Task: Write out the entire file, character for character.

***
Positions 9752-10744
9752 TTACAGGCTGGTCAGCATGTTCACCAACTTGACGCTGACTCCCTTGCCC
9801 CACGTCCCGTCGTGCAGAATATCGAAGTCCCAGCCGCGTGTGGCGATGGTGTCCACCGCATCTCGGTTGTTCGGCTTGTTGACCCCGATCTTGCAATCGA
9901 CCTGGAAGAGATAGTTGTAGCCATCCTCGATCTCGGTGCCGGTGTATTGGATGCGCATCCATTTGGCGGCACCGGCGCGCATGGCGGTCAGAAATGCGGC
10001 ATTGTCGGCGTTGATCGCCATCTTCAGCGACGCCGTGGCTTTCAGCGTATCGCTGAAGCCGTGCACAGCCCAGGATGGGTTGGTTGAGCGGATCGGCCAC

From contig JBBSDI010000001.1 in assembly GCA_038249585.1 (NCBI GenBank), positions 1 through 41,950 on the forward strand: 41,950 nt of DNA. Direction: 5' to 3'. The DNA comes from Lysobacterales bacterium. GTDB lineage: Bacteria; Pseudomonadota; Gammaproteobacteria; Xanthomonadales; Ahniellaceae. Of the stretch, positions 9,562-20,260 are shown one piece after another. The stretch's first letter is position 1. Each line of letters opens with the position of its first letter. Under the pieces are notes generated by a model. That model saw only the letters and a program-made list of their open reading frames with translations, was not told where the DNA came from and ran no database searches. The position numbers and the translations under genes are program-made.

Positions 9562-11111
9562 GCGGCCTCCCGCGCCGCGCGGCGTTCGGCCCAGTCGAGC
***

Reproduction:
Positions 9752-10744
9752 TTACAGGCTGGTCAGCATGTTCACCAACTTGACGCTGACTCCCTTGCCC
9801 CACGTCCCGTCGTGCAGAATATCGAAGTCCCAGCCGCGTGTGGCGATGGTGTCCACCGCATCTCGGTTGTTCGGCTTGTTGACCCCGATCTTGCAATCGA
9901 CCTGGAAGAGATAGTTGTAGCCATCCTCGATCTCGGTGCCGGTGTATTGGATGCGCATCCATTTGGCGGCACCGGCGCGCATGGCGGTCAGAAATGCGGC
10001 ATTGTCGGCGTTGATCGCCATCTTCAGCGACGCCGTGGCTTTCAGCGTATCGCTGAAGCCGTGCACAGCCCAGGATGGGTTGGTTGAGCGGATCGGCCAC

From contig JBBSDI010000001.1 in assembly GCA_038249585.1 (NCBI GenBank), positions 1 through 41,950 on the forward strand: 41,950 nt of DNA. Direction: 5' to 3'. The DNA comes from Lysobacterales bacterium. GTDB lineage: Bacteria; Pseudomonadota; Gammaproteobacteria; Xanthomonadales; Ahniellaceae. Of the stretch, positions 9,562-20,260 are shown one piece after another. The stretch's first letter is position 1. Each line of letters opens with the position of its first letter. Under the pieces are notes generated by a model. That model saw only the letters and a program-made list of their open reading frames with translations, was not told where the DNA came from and ran no database searches. The position numbers and the translations under genes are program-made.

Positions 9562-11111
9562 GCGGCCTCCCGCGCCGCGCGGCGTTCGGCCCAGTCGAGC